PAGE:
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Commonsense Christianity

Commonsense Christianity

King Kong God

Anne and Kong at the top of the Empire State Building, in Peter Jackson’s 2005 movie, King Kong.

In a desperate foray to find something well made and worth watching, we have been revisiting movies of yesteryear, which in today’s society mean anything more than seven years old.

Recently, we immersed ourselves in Peter Jackson’s 2005 remake of King Kong, and when it comes to escapism, you can’t do much better than this: there are oversized creepy insects, ravenous dinosaurs, raging sea storms, and two sweet romances: one between the handsome male and the brave yet quavering female, the second between the quavering female and a giant ape.

It is this latter romance that brings to mind my relationship with God — not because He is a massive monkey and we, being made in His image, descended from Simian ancestors (one of these days I’ll open the floodgates and talk about why the Theory of Evolution and the Truth of Christianity don’t mix, mesh, or match), but because he is big and strong and scary yet gentle, and his behavior toward Ann, the quavering female, mirrors something that we look for in our relationship with God.

Kong Falls in Love

While this relationship didn’t start out magnificently — Kong is ready to eat Ann, after all — things change, and the behemoth of Skull Island falls for the living Barbie doll. In a series of classic Jackson episodes of dinosaurs attacking Ann, Kong holds her firmly in his one paw while he fends off primeval reptiles with the other.

Standard romances involve two humans of separate genders, which does eventually happen in King Kong. Evening Waltz, original oil painting by Steve Henderson.

Ann screams well, which is a natural reaction to being whiplashed back and forth while your protector is busy protecting you, but at all points she is safe because, despite looking as dumb as my farm cat, Eddie the Thug, Kong cradles Ann with the one hand while he fights with the other.

Frankly, on this atrocious island filled with unfriendly natives, massive crustacean insects, and squashy wet life-eating marsh plants, Ann isn’t safer anyplace else other than in Kong’s hands. Even the human romantic hero played by Adrian Brody, who sends all of my female progeny into swoons, can’t do as well as the big, brown, hairy guy who keeps beating his chest.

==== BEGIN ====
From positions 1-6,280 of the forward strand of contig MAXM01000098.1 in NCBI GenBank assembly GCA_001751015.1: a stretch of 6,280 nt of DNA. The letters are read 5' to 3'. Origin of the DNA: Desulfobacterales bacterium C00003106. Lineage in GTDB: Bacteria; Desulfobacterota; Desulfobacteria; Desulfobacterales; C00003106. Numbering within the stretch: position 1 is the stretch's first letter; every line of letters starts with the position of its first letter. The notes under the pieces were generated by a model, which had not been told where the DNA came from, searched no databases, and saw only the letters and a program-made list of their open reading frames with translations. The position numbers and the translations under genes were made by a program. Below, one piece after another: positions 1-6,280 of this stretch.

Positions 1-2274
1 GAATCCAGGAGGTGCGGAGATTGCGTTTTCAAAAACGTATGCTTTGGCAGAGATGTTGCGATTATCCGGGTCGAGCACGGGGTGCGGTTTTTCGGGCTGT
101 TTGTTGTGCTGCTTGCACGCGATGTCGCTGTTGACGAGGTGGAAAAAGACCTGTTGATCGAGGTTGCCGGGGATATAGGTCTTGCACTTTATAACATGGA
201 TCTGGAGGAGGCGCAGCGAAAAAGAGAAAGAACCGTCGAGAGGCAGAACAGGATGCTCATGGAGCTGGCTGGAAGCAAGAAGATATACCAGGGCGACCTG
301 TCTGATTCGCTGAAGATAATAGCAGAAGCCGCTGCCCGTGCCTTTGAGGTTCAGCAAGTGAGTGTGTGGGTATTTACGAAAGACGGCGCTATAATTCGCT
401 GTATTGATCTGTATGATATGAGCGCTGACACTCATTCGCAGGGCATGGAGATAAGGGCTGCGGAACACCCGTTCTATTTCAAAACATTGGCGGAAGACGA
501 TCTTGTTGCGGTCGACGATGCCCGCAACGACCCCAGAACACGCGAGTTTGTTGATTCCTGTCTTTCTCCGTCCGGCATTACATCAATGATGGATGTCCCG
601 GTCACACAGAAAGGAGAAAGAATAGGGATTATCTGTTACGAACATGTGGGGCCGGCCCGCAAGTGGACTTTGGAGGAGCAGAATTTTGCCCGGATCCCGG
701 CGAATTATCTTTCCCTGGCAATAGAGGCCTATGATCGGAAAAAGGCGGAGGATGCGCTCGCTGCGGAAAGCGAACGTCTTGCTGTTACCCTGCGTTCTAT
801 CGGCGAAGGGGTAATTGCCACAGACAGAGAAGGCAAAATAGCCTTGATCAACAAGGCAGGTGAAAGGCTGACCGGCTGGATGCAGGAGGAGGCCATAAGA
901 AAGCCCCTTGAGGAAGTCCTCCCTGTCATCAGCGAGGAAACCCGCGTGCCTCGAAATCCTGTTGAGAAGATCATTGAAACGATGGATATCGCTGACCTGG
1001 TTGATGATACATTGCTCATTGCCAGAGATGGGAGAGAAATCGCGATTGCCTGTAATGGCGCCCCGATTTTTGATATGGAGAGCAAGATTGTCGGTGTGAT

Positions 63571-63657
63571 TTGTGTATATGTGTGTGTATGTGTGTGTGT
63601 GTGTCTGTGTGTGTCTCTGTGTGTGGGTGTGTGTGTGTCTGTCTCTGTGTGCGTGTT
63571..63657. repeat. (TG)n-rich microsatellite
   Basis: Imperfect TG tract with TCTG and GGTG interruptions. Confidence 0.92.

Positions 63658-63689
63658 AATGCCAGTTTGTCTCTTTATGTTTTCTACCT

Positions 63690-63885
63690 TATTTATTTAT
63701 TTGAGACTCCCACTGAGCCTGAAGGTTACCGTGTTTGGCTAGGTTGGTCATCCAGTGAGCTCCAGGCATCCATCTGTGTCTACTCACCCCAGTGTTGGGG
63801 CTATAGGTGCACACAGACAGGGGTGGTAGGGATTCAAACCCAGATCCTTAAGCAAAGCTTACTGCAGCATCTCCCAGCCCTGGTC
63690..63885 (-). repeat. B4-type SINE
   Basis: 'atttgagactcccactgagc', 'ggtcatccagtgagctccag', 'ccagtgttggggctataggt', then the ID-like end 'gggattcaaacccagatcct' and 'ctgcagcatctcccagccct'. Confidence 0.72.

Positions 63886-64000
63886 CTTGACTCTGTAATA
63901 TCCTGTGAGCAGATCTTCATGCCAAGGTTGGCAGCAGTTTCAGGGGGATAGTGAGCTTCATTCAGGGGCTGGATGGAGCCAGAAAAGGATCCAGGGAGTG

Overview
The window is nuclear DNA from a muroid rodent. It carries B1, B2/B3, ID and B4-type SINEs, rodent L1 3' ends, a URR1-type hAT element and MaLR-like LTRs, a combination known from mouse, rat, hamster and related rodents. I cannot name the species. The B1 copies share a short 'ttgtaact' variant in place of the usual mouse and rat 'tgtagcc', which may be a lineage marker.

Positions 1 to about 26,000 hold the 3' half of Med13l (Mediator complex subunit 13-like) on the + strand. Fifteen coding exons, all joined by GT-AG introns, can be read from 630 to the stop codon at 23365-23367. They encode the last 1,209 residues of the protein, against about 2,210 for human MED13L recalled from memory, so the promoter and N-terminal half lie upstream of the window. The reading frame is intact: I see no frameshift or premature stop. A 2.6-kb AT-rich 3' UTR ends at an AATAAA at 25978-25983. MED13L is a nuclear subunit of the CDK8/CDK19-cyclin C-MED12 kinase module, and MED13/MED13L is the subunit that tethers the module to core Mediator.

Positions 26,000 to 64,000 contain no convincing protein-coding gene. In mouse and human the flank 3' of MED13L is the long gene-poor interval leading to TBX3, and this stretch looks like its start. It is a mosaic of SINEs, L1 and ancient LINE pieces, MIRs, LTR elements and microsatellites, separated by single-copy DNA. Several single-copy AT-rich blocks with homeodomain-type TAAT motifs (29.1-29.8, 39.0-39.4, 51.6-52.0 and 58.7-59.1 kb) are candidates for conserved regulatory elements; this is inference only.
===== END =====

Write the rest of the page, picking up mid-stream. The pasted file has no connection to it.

Safe and Secure in a Scary Place

But the big scene, the one that made me stop, mouth agape, and look as dumb as Eddie the Thug myself, was the one on the Empire State Building, in which Kong climbs, again with Ann in his fist, to the top, and they sit there as companionably as one can manage to do 1200 feet above the city streets.

From Ann’s point of view, this would be a remarkably senseless time and place to struggle outside of Kong’s grasp, because the only realistic direction is down — rather quickly — and only by remaining still and calm in Kong’s firm embrace is she really safe from her present circumstances.

Do you see where I’m going here? Obviously, God is not King Kong, but He is big and strong and powerful and able to climb tall buildings with us in His grasp — and He does, throughout our lives, as we find ourselves in really, really frightening situations that we would rather not be in. But we are in them, and it’s wise to remember two things:

We Call Him “King” for a Reason

1) We are not alone at the top of the Empire State Building. Most of us couldn’t manage to get in the position in the first place, and even though for humans it just involves scaling rickety ladders to a narrow shelf, we wouldn’t willingly be there if we had a choice. But we are there.

2) We are in God’s hands, and now is not the right time or place to struggle out of them and go . . . where? Down?

One could argue: I wouldn’t be up here if God/Kong hadn’t brought me, but look at it this way:

1) This isn’t a perfect allegory

and

2) Wherever we are, God is with us, and the top of the Empire State Building is a scary place. But if you have to be there, it’s better to be in the hands of someone who knows how to get up and down, than negotiating the circumstances alone, in your own strength and in a skimpy white dress.

Isn’t it amazing how much truth we can find, when we look, in pop culture?

 

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